The Alberta government’s efforts to encourage development of the province’s abundant wind energy resource and diversify its fossil-fuel dependent economy has captured the attention of investors who see a long-term opportunity for growth in the market, according to wind industry leaders who met today at The Westin Edmonton for the Canadian Wind Energy Association’s (CanWEA) Alberta Summit.
About 185 established and emerging players in Canada’s wind energy sector attended the one-day event, which explored the economic and environmental benefits of Alberta’s plan to get 30% of its electricity supply from renewable sources by 2030.
“Alberta’s aggressive, but achievable, target to have 30% of its electricity come from renewable energy by 2030 promises significant opportunities for our industry and significant economic and environmental benefits for the province,” said CanWEA President, Robert Hornung. “Our focus as an industry needs to be on delivering those benefits to Albertans in a responsible and sustainable way.”
With billions of dollars of new investment expected to flow into the province as it adds 5,000 MW of new renewables to its grid over the next 14 years, delegates discussed opportunities for Alberta-based companies to generate new business by participating in the wind energy supply chain.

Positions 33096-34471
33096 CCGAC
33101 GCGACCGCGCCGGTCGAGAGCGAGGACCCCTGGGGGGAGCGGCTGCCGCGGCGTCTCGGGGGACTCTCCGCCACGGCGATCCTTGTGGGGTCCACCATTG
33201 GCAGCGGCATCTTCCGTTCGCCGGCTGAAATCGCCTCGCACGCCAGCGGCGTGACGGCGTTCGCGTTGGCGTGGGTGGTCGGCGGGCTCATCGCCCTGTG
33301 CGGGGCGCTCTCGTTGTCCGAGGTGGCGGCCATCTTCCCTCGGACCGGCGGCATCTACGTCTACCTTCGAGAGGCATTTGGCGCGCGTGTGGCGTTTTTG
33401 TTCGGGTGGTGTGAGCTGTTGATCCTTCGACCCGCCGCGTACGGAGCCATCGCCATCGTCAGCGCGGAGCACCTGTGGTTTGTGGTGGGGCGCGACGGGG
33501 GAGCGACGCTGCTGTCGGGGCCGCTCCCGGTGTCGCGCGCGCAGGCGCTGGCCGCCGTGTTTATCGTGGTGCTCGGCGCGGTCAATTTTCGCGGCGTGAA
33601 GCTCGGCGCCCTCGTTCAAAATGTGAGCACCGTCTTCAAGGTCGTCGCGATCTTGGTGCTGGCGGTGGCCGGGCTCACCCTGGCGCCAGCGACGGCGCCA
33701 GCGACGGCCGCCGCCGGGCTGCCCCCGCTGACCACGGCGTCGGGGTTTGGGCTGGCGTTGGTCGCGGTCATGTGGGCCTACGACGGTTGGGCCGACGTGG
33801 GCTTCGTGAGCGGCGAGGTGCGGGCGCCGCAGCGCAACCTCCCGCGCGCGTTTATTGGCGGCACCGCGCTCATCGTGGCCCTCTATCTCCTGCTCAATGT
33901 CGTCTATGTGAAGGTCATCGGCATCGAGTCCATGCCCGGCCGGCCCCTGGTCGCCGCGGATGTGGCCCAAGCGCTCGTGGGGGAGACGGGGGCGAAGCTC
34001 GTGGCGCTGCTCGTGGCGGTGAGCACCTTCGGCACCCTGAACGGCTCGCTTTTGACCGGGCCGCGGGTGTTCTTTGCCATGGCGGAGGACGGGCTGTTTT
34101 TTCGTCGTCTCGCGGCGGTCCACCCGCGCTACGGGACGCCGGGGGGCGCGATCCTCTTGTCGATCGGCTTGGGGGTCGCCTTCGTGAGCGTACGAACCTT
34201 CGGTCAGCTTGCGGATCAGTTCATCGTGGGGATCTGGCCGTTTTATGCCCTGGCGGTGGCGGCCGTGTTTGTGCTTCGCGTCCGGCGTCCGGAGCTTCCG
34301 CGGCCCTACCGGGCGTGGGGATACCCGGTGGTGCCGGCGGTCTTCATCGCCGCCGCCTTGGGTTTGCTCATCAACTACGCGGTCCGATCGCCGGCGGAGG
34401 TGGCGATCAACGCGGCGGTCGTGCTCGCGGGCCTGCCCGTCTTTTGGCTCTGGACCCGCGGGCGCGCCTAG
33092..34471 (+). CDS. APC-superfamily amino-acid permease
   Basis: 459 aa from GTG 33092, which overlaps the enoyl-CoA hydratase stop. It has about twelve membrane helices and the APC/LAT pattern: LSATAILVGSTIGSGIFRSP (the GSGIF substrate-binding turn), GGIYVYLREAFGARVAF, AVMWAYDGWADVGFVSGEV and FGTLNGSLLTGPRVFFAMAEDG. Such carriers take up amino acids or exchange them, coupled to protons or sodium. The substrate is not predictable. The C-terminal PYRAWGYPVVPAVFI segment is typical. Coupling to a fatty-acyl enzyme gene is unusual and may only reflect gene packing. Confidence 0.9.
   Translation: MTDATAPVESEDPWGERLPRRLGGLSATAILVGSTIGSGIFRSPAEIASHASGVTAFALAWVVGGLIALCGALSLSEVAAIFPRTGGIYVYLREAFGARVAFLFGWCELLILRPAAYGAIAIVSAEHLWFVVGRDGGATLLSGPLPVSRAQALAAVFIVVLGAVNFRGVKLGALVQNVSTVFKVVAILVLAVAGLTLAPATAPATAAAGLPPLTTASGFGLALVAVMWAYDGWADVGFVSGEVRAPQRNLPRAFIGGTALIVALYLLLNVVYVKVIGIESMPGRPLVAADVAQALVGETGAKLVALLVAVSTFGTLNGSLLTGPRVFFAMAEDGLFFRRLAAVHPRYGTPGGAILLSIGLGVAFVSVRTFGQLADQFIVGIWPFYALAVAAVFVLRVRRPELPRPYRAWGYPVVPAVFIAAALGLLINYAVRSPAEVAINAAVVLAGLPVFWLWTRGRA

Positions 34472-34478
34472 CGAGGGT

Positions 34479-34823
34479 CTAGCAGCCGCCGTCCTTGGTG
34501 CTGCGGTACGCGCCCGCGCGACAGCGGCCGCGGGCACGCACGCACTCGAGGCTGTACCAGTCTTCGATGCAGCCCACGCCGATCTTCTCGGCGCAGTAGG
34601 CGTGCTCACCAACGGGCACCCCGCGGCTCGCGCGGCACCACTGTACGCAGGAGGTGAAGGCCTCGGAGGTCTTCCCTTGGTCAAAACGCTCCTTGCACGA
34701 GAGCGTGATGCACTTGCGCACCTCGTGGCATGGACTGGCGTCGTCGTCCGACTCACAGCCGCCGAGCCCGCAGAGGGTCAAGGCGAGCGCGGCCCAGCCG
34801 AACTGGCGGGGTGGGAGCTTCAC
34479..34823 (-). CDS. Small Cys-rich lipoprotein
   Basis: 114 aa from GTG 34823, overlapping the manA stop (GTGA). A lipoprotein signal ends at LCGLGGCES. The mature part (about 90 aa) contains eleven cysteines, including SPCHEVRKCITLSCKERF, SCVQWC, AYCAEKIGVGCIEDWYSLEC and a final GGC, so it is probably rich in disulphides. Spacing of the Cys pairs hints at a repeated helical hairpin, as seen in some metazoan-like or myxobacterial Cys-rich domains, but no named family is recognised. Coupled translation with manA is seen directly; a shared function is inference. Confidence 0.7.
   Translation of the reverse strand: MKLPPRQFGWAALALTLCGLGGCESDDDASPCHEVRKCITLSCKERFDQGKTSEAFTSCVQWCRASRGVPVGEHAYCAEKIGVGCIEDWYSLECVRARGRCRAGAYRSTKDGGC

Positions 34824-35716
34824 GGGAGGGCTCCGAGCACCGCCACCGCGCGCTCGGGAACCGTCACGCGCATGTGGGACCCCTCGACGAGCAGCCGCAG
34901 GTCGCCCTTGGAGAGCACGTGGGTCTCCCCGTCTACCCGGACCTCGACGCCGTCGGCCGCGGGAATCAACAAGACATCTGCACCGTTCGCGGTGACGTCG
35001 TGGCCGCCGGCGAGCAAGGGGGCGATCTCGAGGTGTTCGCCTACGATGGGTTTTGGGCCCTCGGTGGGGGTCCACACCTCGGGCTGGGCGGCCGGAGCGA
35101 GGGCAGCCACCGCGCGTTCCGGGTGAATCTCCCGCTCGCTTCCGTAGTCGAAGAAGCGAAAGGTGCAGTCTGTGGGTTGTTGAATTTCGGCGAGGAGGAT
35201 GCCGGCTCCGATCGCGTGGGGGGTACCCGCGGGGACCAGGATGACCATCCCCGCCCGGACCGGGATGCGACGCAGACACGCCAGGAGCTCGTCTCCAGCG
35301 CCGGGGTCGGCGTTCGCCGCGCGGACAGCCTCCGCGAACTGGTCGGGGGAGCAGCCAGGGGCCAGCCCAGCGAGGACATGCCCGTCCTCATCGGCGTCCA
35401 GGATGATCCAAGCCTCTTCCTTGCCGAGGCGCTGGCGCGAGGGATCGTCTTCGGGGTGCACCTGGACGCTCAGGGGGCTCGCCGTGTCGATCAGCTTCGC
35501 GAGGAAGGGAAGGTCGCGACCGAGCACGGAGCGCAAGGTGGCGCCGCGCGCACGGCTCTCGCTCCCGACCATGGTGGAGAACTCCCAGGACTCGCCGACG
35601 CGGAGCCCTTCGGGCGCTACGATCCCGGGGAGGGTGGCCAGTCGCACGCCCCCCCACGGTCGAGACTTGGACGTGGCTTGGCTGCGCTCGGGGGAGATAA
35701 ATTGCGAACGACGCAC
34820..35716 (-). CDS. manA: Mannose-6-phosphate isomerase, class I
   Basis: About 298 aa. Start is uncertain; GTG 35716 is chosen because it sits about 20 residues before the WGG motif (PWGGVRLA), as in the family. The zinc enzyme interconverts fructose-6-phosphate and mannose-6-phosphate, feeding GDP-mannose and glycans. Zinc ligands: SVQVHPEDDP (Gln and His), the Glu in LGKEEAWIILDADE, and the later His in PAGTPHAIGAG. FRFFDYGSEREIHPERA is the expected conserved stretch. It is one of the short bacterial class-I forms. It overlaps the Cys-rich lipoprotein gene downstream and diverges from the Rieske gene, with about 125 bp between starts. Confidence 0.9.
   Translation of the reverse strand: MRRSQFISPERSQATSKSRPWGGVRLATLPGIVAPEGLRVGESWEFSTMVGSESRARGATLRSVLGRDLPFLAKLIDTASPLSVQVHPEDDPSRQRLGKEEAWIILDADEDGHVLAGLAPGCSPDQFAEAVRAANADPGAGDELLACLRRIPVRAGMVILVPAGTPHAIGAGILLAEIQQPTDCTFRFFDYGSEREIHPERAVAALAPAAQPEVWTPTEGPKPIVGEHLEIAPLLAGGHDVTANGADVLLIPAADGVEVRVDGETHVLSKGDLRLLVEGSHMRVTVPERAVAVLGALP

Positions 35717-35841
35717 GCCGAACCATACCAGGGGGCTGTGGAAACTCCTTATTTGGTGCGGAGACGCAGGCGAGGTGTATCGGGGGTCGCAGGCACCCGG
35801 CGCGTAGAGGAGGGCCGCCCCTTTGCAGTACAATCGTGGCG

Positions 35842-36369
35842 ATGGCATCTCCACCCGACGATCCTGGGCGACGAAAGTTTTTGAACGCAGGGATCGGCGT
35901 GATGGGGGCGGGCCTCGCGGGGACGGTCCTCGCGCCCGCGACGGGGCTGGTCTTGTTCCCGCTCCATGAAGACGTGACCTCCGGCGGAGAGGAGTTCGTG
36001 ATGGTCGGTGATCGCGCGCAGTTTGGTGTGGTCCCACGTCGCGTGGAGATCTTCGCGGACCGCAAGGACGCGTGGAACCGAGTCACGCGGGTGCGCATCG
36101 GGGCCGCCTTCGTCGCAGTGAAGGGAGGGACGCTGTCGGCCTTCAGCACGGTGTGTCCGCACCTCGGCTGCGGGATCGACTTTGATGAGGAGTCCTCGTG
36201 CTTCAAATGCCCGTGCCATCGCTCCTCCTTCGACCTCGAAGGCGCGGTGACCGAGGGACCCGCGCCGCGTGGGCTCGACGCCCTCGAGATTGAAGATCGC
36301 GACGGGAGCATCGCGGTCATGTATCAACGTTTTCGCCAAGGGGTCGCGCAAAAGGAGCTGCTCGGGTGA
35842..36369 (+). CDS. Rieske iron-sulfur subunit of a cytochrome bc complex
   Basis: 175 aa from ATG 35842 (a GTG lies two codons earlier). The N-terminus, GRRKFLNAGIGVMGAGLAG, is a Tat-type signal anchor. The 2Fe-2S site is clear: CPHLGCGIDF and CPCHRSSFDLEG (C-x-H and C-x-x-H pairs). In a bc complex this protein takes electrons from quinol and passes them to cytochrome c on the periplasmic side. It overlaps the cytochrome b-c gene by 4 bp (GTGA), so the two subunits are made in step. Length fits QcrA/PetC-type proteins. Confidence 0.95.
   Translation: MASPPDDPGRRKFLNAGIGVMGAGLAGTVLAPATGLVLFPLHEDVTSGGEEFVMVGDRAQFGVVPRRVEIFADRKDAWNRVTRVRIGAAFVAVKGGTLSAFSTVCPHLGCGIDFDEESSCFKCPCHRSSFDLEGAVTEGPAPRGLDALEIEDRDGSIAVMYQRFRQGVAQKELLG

Alberta Environment Minister Shannon Phillips delivered the Summit’s keynote luncheon address, showcasing her government’s climate strategy and the role wind energy will play in meeting its objectives.
“Our government’s renewable energy program is part of a made-in-Alberta plan to create jobs, diversify our economy, attract investment, and reduce carbon pollution. The strong interest shown by industry ensures a highly competitive process that will allow us to achieve all of those goals at the lowest possible cost,” said Honorable Phillips.
Mike Law, Senior Vice President and Chief Operating Officer at the Alberta Electric System Operator (AESO), updated delegates on the province’s competitive renewable energy procurement plans, including the process for the first 400 MW launched in March.
“The Renewable Electricity Program is designed to maximize participation and minimize overall costs. Renewables developers from Canada and around the world have expressed strong interest in the first competition, and we expect a very competitive and successful first round,” said Law.
Expert panelists also advised on best practices for engaging with communities, reviewed the proactive steps being taken to manage wind’s environmental impacts, weighed in on how Alberta’s electricity market needs to evolve to enable the transition to a low-carbon future, and tackled persistent myths surrounding renewable energy reliability.